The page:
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The Catcher in the Rye

Do You Reread Books?

  12+   In a Facebook post last year, Penguin Books Australia asked, Do you reread books? And if so, what book have you reread the most?

I've kept all my favourite books with the thought of one day rereading them. And then I start a new book, it becomes a favourite and is added to my bookcase to read again — one day!

However, there are three books I have reread at least once.

To Kill a Mockingbird by Harper Lee

As I wrote in an earlier Tall And True blog post, I was a sixteen-year-old schoolboy when I read Harper Lee's classic novel. I loved it then and was so happy I still felt the same about her moving story of racism, poverty and prejudice when I reread it in my early fifties. And I was grateful I could now enjoy Mockingbird without having to dissect it for English!

Catcher in the Rye

I came to J. D. Salinger's tale of teenage angst and alienation a little late, in my early twenties. His writing stunned me. Written and set in the early 1950s, the narrative felt so alive and in the present. I reread the book in my late forties with a degree of trepidation. Would the more mature me find Holden Caulfield's escapades childish and dated? No, I enjoyed his monologue as much on the second read of Catcher as I did the first time!

The Great Gatsby by F. Scott Fitzgerald

Again, I read this book in my early twenties when I was catching up on my "classics". And I loved it! F. Scott Fitzgerald's writing was an insight into a world of class, money and privilege of which I had no experience. However, when I reread Gatsby in my early fifties, more worldly-wise and sick of the excesses of the old and nouveau riche, I couldn't stand it! I ploughed on but kept paraphrasing Sir John Betjeman's poem Slough: "Come, friendly bombs, and fall on West and East Egg!" (With apologies to lovers of Betjeman, Slough and Gatsby.)

So yes, I do reread books. Though, with so many favourites to read again in my bookcase and seemingly so little time to do so, I've only reread a handful. And of those in this blog post, only two out of three have stood the test of time for me as a reader.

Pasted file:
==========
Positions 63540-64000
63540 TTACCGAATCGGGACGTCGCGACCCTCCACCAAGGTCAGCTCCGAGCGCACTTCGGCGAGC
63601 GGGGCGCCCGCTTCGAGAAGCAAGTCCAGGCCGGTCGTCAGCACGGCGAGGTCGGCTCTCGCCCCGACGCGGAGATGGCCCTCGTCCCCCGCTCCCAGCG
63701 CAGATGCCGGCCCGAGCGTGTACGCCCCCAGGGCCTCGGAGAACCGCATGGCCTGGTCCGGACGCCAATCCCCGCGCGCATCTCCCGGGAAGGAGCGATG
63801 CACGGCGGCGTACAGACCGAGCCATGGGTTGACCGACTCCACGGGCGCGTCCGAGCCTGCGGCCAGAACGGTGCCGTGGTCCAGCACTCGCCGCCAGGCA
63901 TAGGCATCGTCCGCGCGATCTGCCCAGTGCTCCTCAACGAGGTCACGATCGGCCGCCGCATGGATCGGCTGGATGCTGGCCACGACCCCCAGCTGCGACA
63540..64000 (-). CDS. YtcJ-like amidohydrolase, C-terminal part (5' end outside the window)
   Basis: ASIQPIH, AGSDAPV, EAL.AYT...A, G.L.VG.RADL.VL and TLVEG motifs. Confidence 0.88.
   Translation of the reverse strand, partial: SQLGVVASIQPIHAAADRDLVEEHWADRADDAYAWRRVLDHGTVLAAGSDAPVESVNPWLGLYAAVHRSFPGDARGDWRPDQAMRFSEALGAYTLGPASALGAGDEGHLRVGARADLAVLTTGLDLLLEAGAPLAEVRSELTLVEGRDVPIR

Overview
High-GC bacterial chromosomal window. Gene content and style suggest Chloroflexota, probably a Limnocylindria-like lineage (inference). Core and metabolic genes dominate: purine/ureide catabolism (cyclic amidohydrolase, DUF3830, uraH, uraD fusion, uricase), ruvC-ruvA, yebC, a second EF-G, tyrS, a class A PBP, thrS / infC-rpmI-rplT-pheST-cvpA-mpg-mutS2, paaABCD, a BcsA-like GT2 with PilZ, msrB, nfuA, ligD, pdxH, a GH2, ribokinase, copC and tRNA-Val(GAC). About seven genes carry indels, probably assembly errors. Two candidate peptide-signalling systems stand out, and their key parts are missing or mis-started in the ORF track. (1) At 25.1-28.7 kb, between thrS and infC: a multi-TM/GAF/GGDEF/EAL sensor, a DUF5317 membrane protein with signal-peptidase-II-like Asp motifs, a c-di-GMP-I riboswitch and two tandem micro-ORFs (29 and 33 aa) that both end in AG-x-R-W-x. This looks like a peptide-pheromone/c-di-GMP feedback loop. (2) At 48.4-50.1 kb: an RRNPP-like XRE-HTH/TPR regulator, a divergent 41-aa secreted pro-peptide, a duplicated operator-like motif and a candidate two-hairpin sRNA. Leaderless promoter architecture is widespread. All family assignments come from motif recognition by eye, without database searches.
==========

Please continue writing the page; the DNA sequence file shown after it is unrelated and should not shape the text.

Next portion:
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But that won't stop me from hanging onto my favourite books and adding to them. And who knows, my tastes may change. I'm sure I'll always enjoy To Kill a Mockingbird and Catcher in the Rye, but perhaps I'll also like The Great Gatsby again — in another thirty years!

But what about you? As Penguin Books asked, do you reread books? And if so, what book have you reread the most?

© 2018 Robert Fairhead 

N.B. This post also appears on my blog at RobertFairhead.com. And you might be interested in another post written in response to a Penguin Facebook question, The Last Book That Made You Cry.

Grammarly

A middle-aged dad and dog owner, Robert is a writer and editor at Tall And True and blogs on his eponymous website, RobertFairhead.com. He also writes and narrates episodes for the Tall And True Short Reads podcast, featuring his short stories, blog posts and other writing from Tall And True.

Robert's book reviews and other writing have appeared in print and online media. In 2020, he published his début collection of short stories, Both Sides of the Story, and in 2021 his first twelve short stories for the Furious Fiction writing competition, Twelve Furious Months. And in 2022, his second collection of Furious Fictions, Twelve More Furious Months.

Besides writing, Robert's favourite pastimes include reading, watching Aussie Rules football with his son and walking his dog.

He has also enjoyed a one-night stand as a stand-up comic.

There is no greater agony than bearing an untold story inside you. ~ Maya Angelou

Tall And True showcases the writing — fiction, nonfiction and reviews — of a middle-aged dad and dog owner, writer and podcaster, Robert Fairhead. Guest Writers are also invited to share and showcase their writing on the website.

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